Without good promotion few people will know your show exists. Only about 5% of the public watches public access regularly, but we conservative activists can build our own audience! Print up fliers describing the show, with the channel and airing times; and distribute them at every friendly political meeting and church in the cable service area. Hand out the fliers at big public events, at the polls on election day, and even to people at the post office on April 15th! Spread the word on the Internet by creating a web page for the show and post notices for the show on newsgroups and discussion forums. Send emails to friends and political associates, and ask that they forward them to others. Send out news releases when the show airs for the first time, as well as before each show is broadcast detailing the most important items discussed and the guest(s). Be sure to get the program listed in any local conservative publications. Small "shopper" type newspapers may be happy to list an announcement for free.
Basic Television Production Crew Jobs:
Here are the most important jobs involved in creating a show. These positions can be learned in a few weeks at your local public access station or community college. Often two or more of these jobs can be done by one person. The saying "practice makes perfect" is very true. The more experience you can get by rehearsing and by volunteering on other public access shows, the better you can make your show look and the fewer mistakes you will make.
This is the person in charge of making the show happen. The producer finds (or delegates someone to find) crew members and gets them trained, selects the format of the show, organizes and oversees all aspects of production, and often occupies various crew positions as needed. Additionally, the producer should get trained in all the other crew jobs such as cameras, lighting, audio, editing, etc. Only by knowing each part of producing a show can you be totally in control and therefore able to get exactly the results you want.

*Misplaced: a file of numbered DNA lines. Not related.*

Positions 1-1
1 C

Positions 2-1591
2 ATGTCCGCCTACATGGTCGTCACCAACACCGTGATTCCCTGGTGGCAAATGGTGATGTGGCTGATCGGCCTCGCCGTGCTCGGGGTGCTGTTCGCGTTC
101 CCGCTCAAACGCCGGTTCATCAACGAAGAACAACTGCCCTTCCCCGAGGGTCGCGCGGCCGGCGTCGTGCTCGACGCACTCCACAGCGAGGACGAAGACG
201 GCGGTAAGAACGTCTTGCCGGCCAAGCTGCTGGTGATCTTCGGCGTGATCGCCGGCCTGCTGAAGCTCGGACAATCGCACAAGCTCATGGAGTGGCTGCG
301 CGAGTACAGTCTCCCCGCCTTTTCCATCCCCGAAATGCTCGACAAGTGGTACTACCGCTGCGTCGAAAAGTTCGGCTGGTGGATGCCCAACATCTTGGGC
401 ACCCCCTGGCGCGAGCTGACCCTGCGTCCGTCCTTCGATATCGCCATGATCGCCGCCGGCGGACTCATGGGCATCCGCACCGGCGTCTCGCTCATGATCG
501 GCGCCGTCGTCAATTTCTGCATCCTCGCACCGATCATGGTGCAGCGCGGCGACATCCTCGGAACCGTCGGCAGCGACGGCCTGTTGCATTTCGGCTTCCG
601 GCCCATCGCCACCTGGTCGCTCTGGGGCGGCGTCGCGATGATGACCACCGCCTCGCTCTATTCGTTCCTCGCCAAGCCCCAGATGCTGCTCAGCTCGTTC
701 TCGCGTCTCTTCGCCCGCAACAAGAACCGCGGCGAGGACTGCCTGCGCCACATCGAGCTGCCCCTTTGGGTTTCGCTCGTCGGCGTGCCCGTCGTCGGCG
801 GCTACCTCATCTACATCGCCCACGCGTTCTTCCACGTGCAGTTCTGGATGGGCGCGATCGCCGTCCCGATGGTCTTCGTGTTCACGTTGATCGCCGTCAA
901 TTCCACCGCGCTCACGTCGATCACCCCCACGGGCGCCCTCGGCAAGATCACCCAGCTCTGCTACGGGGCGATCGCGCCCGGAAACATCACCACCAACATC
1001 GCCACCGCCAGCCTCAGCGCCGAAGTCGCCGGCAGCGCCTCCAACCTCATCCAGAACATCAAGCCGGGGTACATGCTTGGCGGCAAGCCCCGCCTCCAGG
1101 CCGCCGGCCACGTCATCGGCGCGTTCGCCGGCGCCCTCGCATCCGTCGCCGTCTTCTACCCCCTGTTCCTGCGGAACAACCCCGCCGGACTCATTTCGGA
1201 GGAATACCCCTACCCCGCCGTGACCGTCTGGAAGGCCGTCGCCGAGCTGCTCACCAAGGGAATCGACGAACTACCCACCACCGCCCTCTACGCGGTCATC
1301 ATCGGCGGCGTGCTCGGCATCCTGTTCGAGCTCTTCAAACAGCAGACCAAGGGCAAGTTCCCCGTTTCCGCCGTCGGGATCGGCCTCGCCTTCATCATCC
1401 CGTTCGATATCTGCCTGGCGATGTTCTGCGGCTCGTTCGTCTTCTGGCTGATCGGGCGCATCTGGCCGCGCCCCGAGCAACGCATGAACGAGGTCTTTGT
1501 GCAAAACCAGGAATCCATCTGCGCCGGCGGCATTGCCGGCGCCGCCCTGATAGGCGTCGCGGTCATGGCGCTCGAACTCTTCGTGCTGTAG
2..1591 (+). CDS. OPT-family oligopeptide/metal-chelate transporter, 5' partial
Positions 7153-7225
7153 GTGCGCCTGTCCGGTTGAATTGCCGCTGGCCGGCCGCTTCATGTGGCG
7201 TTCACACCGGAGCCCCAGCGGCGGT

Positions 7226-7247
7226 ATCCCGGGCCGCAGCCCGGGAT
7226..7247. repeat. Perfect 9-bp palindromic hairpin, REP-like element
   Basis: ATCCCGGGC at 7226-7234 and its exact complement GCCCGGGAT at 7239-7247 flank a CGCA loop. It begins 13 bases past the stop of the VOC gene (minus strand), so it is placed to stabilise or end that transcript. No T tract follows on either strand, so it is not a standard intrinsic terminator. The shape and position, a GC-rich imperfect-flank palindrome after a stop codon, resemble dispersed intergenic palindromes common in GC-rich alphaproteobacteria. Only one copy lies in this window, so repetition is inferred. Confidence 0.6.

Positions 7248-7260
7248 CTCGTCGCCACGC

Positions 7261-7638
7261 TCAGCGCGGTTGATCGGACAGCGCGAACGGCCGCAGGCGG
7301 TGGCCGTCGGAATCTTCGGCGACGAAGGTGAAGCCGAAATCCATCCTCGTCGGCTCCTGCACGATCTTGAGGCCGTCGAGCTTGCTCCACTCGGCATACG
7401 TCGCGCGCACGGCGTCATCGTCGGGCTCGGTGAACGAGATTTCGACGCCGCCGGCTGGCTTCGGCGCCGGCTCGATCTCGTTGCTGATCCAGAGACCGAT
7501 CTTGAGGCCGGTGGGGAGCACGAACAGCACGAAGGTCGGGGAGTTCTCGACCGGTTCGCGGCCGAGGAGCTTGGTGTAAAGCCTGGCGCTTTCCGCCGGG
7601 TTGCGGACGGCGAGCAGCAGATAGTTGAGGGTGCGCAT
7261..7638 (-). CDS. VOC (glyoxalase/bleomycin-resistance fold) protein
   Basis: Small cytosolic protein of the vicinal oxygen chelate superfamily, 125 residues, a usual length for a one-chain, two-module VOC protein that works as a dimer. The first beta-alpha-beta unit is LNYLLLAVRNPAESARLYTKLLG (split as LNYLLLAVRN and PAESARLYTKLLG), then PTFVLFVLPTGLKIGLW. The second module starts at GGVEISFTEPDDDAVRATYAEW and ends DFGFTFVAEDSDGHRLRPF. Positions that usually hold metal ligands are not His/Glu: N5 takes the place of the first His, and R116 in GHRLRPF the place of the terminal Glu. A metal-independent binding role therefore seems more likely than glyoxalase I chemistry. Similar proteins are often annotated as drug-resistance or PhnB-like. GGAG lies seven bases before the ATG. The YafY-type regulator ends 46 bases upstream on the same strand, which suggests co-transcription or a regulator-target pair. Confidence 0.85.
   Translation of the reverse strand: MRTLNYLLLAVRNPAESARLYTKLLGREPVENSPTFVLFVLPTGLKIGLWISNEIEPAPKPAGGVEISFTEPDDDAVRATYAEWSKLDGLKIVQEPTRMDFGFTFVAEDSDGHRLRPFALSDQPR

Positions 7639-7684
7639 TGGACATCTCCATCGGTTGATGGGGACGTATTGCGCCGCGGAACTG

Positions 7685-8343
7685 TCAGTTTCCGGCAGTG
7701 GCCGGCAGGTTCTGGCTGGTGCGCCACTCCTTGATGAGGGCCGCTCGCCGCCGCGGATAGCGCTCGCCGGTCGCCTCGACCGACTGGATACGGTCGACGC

You won't need a script if you are simply taping a political speech, but when you are producing an interview type show or an even more involved show, you will want to have at least a simple script to act as a timetable for when each event should happen. For example, if the credits at the end will take 20 seconds to roll up the screen, then you need to know when to give the host of the show signals to wrap up so you can start the credits on time. Scripts can get much more complicated, but for a political interview type of show, you can get by with only a basic outline of the show. The producer often is the person who writes the script.
An interview type show may have a regular host who will introduce viewers to the subject being discussed and perhaps promote a sponsoring organization or candidate. The host interviews one or more guests on each show. No experience or training is necessary outside of being articulate, interesting to listen to, and able to ask good questions--and sometimes fill time if the guest isn't talkative enough. An easy way to practice is to do a few rehearsal shows on a camera and review the tape to see how you did.
Guests are simply anyone who can discuss a particular topic as an expert or concerned citizen, and ideally discuss it at a level which the viewing public can understand with a minimum of jargon or specialized language.